These formulations maintain M-CSF as a storage stable homogeneous dimer free of M-CSF aggregates. The term "stable" refers to substantial retention of the level of biological activity as determined by the production of predominantly macrophage-containing colonies in the Wong Mouse Bone Marrow Assay described in Wong et al., Science, supra.

The presence of non-covalently bound M-CSF aggregates is indicated by a gel filtration peak extraneous to the dimeric M-CSF peak in the gel filtration procedure described in Morris et al., supra. The covalently bound aggregates are evidenced by a high molecular weight band on nonreducing SDS PAGE.

The preferred class of polyoxyethylenic non-ionic surfactants for use in the foregoing composition is the polysorbates. The preferred polysorbate is polysorbate 80. The preferred formulation has 0.005% polysorbate 80 prior to lyophilization. The poloxamers are another group of commercially available polyoxyethylenic non-ionic surfactants useful in this invention, particularly poloxamer 338. A preferred prelyophilized poloxamer formulation contains 0.05% of poloxamer 338.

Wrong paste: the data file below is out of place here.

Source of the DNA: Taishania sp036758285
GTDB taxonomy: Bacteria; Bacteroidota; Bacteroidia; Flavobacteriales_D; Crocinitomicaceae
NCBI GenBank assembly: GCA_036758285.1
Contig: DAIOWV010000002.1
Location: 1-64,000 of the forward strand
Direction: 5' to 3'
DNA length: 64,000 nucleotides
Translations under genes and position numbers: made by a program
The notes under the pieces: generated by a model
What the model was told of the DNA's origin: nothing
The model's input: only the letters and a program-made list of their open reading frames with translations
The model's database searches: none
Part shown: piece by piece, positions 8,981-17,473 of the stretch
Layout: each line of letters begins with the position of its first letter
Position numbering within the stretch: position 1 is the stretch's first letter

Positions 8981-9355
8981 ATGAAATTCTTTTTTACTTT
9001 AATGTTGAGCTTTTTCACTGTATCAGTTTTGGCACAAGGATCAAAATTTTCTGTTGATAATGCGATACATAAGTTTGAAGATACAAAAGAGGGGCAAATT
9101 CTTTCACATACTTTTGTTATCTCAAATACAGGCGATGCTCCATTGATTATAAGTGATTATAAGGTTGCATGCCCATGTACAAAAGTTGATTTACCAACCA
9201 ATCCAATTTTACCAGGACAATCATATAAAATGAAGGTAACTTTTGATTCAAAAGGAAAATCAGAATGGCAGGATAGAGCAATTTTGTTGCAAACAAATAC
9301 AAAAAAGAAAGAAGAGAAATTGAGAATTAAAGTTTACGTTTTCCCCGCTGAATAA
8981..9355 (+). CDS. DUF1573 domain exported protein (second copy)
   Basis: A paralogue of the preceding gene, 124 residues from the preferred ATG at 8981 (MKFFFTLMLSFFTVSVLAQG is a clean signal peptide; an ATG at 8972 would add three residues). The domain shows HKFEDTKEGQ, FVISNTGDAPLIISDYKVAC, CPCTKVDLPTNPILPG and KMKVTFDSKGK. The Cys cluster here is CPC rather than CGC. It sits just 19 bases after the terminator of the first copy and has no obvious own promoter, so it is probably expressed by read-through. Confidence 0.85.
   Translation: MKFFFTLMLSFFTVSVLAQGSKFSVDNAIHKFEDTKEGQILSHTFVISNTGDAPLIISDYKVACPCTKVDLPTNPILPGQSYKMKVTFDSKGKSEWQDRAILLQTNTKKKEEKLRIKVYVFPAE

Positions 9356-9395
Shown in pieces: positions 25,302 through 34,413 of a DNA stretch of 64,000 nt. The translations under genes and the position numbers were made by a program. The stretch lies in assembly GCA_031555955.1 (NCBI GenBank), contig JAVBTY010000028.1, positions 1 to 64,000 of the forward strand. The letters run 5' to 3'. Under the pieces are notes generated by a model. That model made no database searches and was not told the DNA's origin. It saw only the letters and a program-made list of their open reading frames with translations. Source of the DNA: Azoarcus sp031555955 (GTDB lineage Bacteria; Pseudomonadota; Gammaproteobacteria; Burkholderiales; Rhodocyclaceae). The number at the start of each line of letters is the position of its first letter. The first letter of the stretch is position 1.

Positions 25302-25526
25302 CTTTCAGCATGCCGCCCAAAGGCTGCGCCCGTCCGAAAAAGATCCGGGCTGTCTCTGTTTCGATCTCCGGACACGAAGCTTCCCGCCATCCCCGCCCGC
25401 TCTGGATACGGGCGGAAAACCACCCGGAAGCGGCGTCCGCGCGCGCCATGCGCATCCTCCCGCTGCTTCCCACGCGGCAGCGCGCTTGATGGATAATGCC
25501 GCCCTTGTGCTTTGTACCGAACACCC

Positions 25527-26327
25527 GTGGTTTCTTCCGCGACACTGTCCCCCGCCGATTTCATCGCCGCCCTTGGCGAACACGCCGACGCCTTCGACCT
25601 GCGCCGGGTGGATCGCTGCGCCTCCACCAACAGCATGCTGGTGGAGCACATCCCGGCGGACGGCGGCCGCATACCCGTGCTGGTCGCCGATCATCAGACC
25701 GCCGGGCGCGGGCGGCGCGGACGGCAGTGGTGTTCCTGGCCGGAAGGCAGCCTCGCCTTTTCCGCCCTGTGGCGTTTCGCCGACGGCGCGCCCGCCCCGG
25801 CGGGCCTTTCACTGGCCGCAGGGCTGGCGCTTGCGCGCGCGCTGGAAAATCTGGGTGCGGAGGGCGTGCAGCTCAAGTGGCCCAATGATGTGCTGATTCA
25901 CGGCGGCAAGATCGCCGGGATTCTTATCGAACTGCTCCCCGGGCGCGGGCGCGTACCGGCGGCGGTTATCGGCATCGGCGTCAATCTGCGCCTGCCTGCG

The formulations of this invention further include glycine and sucrose, and are buffered to a pH of about 6 with a pharmaceutically acceptable buffering agent such as sodium citrate. An exemplary preferred prelyophilized formulation contains 0.5M glycine, 1% sucrose, and 10 mM sodium citrate.

The process of lyophilization is well known in the art. See Remington's Pharmaceutical Sciences, p.1538 (17th ed., 1985).

The formulations of this invention may be administered parenterally, e.g. intravenously, following reconstitution, preferrably with Water For Injection (WFI). When parenterally administered, the therapeutic compositions of this invention are non-pyrogenic, parenterally acceptable aqueous solutions.

EXAMPLE